/ Winter Climbing- where to start
Can any one recommend a decent route/centre/instructor to brake me in?
Get some books about it, find a friend who's a vetran of scottish winter climbing who can help you and build up gradually gaining experience and crag sense. Ask around on here or join a club if you don't have a partner, there's always someone willing to help out :)
What he said. The MLTUK book on Winter Skills would be my first buy and then find someone willing to go out and do some easy stuff to start off with.
I'll be up in Glencoe for a couple of weeks in February with family but will be keen to be getting out for a few days at least!
What about a winter mountaineering course with someone like Alan kimber or Martin Moran? I'd reckon it would be worth it to help learn the mountain craft type skills you need, particularly bombproof navigation in poor condition and avalanche awareness. On easy winter climbs, the actual climbing is usually the least serious part of the day; being able to stay safe in that environment is more important
Either that or more winter walking with some easy almost-scrambling eg striding edge, halls fell ridge, carn mor dearg arete, bearing in mind even these can be serious in winter; half way along the CMD arete is a long way from home if the weather turns nasty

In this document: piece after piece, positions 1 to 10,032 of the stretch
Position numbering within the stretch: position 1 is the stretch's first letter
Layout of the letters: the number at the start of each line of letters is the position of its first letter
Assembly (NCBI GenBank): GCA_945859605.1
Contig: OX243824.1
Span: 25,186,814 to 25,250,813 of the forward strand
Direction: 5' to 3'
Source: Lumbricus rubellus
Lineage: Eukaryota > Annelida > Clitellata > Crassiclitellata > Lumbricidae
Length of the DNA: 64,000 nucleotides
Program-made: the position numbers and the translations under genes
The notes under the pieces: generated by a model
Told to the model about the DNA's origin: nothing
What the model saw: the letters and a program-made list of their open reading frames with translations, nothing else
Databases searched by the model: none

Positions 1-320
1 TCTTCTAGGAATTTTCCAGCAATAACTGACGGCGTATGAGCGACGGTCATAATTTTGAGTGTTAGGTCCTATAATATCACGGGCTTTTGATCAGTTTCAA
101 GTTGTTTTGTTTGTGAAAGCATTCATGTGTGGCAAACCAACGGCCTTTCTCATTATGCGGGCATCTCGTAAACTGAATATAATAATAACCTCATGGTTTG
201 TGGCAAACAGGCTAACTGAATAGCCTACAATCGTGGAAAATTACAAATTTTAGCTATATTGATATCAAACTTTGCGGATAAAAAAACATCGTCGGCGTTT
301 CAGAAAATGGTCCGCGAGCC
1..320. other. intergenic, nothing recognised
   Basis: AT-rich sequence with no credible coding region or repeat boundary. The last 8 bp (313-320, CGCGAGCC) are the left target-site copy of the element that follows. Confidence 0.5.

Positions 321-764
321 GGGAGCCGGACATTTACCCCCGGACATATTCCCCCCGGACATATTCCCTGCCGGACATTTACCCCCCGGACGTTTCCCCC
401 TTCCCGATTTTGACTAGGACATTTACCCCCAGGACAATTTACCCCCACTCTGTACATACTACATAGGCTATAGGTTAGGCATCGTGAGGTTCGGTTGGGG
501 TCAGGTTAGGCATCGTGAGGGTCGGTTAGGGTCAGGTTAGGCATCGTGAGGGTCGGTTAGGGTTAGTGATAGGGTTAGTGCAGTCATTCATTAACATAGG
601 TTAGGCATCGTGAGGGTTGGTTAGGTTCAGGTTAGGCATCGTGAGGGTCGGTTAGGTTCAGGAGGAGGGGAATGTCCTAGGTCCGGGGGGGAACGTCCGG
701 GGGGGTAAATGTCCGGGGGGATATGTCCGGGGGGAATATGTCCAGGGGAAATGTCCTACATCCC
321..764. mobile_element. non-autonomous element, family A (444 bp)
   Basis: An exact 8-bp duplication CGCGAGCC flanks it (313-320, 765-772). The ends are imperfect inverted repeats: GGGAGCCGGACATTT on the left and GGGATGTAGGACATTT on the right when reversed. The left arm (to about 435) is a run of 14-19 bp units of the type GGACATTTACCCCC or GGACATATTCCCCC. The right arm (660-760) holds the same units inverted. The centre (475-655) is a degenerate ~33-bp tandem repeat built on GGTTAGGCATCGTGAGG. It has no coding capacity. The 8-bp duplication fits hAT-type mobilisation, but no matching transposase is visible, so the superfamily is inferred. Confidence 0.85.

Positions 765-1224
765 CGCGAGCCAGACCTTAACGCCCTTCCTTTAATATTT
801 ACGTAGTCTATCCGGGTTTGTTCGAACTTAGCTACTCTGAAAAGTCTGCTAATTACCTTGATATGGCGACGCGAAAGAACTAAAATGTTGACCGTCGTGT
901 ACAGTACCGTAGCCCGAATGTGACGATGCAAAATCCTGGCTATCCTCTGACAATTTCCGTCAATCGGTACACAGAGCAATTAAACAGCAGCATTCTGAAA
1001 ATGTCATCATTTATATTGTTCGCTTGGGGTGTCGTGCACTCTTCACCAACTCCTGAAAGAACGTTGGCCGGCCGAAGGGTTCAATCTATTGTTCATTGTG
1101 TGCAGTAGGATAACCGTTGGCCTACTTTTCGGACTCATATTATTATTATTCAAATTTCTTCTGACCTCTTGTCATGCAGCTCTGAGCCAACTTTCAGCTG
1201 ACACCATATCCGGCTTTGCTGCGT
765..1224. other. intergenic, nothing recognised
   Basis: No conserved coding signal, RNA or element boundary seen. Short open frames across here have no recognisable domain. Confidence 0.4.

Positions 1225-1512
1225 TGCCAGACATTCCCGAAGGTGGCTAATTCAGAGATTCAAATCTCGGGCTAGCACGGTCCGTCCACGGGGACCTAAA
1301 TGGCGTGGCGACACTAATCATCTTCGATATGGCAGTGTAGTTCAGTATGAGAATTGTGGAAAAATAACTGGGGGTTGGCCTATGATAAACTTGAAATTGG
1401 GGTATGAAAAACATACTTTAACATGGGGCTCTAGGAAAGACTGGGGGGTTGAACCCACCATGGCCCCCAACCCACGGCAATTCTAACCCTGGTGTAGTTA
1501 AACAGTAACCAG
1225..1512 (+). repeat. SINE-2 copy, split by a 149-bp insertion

Late in season is a good idea too, march /April can still have a lot of snow and much longer daylight hours
Worth the effort though, my best days in the hills have all been in winter...
I got a lot of value from the UKC/Plas Y Brenin joint effort big winter climb weekend last November. It was very informative and from being in a similar place to what you describe, I felt able to start going out and having a pop at it. They are doing it again this year and I heartily recommend it. Good food, good accommodation and I felt good value for money as well as just the amount of reassurance instruction that I needed.
Have a look at Plas Y's site for details.
Good call. Winter climbing isn't cheap and I think anyone who can afford to do it can afford a good start with a guide based event to deal with some key safety issues. The benefit of a local guide is that if you are cheeky and ask loads of questions you can get loads of local knowledge in a short lump that could take months, if not whole winter seasons (and all that petrol and effort) given the fickle UK weather to gain on your own.
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